If the voices you hear frighten you, you’re not alone. Voice Collective have put together six tips that others have found helpful to deal with scary voices. At the end, why not list you’re own ideas too? The more tools you have in your toolbox, the easier you’ll find it to cope when things get tough.
Voice Collective, a UK project that supports children and young people who hear voices, has a great ‘tips sheet’ for young people who are struggling to cope with scary voices. Suzanne Engelen has kindly translated these into Dutch.
Also See: Omgaan met beangstigende stemmen (Dutch Language version)
Download: Dealing With Scary Voices
For more information on Voice Collective, please see: www.voicecollective.co.uk
1. Say no
Some people hear voices that tell them to hurt themselves, hurt people they care about or do other things that they don’t want to do. This can be really frightening – especially if you think your voices are really powerful or nasty. No matter who the voices say they are, or what they tell you to do, remember that you’re in control of your own body. No one has the right to tell you what to do with it.
Saying ‘no’ isn’t always easy – especially at first. You might find that the voices get louder, threaten you or are nasty. Sometimes it helps to think of them as if they’re toddlers who are having a tantrum because they’re not getting their own way. If no-one pays attention, they get bored.
If this happens, stay strong. Use some of the coping strategies you already have, or try some of the other ones on this sheet. Realising that voices like this are full of hot air is a real step forward.
2. Challenge them
If someone in your life said something nasty about you, you’d probably tell them to stop being mean. You might tell them that they’re wrong about you, and say why. It can help to deal with voices in the same way. So, if your voices are saying something you don’t like, why not try:
a) Writing a mantra:
A mantra is simply a sentence or two that says something comforting that helps you remember what you really think (not what the voices say) and feel safe. If I was hearing a voice that said my mum hates me and is going to poison me, for example, my mantra could be: “I know my mum loves me. I trust her and know that she would never try to hurt me”.
b) Talking back:
If your voices say something that you wouldn’t usually accept from someone in your life – tell them that. Tell them, as calmly as possible, that you don’t agree with them and that they’re being rude. Try not to get into an argument with them. Just say what you want to say and ask them to behave themselves.
c) Getting a second opinion:
If you’re not sure what to say back to the voices, talk it over with someone you trust. Sometimes writing down some of the things the voices say most often can help. You can think together about some replies, write them down and use them next time you need to.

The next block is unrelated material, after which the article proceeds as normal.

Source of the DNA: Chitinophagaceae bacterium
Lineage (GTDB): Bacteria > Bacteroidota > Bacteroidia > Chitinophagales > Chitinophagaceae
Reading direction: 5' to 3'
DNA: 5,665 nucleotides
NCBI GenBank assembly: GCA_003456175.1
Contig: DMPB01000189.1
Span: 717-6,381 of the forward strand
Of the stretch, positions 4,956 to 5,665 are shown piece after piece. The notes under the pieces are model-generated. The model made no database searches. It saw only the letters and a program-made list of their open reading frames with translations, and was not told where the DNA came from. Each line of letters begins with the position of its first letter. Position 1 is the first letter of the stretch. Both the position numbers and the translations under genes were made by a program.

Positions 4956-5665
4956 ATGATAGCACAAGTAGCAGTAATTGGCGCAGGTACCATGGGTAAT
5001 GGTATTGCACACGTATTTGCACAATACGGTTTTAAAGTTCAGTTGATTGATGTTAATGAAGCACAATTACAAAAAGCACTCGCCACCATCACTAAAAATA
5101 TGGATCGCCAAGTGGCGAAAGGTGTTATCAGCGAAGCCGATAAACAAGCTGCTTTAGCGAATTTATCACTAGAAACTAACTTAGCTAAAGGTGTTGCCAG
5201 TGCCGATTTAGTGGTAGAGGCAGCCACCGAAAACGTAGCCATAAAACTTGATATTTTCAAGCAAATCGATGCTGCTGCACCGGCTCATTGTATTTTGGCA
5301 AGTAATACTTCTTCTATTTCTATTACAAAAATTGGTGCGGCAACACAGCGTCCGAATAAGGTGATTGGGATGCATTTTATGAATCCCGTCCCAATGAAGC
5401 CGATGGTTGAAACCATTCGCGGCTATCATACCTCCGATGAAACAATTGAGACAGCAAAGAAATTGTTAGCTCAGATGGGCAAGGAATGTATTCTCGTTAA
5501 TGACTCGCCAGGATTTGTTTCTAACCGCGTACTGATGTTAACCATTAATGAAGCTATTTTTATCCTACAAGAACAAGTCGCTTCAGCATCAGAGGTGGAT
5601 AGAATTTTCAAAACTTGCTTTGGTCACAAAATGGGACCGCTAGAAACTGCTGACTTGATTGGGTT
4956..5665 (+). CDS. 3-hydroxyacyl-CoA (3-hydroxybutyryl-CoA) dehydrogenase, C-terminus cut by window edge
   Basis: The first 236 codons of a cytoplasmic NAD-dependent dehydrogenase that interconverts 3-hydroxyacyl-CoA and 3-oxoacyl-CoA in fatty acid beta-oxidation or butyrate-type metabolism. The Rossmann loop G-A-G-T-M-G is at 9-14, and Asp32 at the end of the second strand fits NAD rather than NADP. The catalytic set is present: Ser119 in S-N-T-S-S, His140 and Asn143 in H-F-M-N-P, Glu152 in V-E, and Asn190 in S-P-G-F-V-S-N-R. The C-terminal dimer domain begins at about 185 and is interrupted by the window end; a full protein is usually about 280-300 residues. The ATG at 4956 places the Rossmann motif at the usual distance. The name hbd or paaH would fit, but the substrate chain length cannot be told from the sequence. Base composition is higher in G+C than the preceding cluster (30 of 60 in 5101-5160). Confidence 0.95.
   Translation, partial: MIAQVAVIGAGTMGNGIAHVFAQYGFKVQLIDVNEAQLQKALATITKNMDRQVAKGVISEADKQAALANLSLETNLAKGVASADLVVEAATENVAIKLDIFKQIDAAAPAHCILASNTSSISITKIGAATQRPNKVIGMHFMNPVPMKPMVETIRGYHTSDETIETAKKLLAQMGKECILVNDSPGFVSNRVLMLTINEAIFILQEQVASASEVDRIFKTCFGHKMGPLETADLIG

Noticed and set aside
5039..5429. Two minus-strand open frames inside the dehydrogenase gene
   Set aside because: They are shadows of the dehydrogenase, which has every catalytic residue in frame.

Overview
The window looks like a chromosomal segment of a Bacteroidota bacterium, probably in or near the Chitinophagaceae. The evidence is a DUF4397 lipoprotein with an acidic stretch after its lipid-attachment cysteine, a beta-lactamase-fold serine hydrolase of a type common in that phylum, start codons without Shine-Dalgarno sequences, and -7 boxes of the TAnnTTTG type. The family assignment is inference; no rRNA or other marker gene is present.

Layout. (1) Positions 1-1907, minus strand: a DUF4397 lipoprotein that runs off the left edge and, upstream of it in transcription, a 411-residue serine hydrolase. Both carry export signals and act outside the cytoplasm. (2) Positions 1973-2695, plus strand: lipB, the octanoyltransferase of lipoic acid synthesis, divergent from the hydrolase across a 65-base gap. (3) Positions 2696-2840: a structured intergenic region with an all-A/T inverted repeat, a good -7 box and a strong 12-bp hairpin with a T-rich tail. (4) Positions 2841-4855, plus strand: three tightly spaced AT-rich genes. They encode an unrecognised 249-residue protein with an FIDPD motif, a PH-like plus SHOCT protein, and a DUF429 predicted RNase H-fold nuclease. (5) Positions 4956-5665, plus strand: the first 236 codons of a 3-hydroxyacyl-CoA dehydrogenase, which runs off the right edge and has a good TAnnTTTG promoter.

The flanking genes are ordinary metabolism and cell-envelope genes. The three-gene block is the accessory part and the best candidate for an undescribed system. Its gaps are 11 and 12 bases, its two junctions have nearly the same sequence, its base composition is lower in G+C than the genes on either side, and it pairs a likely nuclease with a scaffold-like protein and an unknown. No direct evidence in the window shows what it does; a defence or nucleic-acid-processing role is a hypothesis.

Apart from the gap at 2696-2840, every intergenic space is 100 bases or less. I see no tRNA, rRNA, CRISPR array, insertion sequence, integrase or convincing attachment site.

3. Ignore them
Sometimes challenging your voices can feel too difficult. At times like these, it can be helpful to work on ignoring them. At first, this can take a lot of effort, especially if they are very loud or are saying things that are making you worry.
Try writing a list of things you can do to distract yourself or feel more relaxed and keep it with you to give you ideas when you most need them.
As well as trying to take your mind off them, you can try sending them away for a time. Say something like ‘I want to watch TV now, I’ll speak to you in half an hour’. If the voices try and speak to you it’s important to ignore them until the time you’ve said. When that time arrives, talk to the voices as agreed. This can take a bit of time to master, but it can really work!
4. Use your imagination
Our imaginations can be a powerful tool. Some people are good at imagining sounds, others at dreaming up images. If you have this skill, why not try using it to make the voices seem less scary.
If you can imagine what the voices look like, how could you make them seem less frightening? Would they be as scary if they had a different face, a funny hat or a squeaky voice? What about if they were naughty children, bullies or a bad tempered, but harmless, old man?
Drawing or writing about the voices and using this to change them is a good starting point. Part of their scariness comes from how you think about them, so it stands to reason that if you change how you think about them they’ll be less scary.
5. Listen with kindness
This one might sound a bit strange, but if the voices are being nasty you could try treating them with kindness. This doesn’t mean agreeing with them, or accepting what they say, but saying ‘you must feel really bad to say such
nasty things’ or ‘it’s sad that you need to be so mean’.
Sometimes, if the voices are saying something that is similar to how you feel, but much more intense, it can help to say ‘Yes, I do feel a bit annoyed at my sister – thank you for noticing’. It can help to see nasty voices as bullies. Bullies have often been through difficult times themselves.
Bullying is never OK, but taking the moral high ground can help you feel more in control. It shows you that you have the power to choose how you respond to the voices. They’re not calling the shots. Also, if the voices are linked to the way you feel in some way – getting angry with them can end up making things worse.
6. Express yourself
If your voices sound really angry, hurt or distressed it may be a sign that you’ve got some feelings that you need to let out. Creativity can really help here – especially if you’re not sure what you’re feeling. Why not try drawing, painting, writing or making something?
Close your eyes, take a deep breath and see what happens. Try not to fear the way you feel – there are no good or bad emotions and we need all of them to be healthy. The key is finding ways to express them that don’t cause us, or the people around us, problems.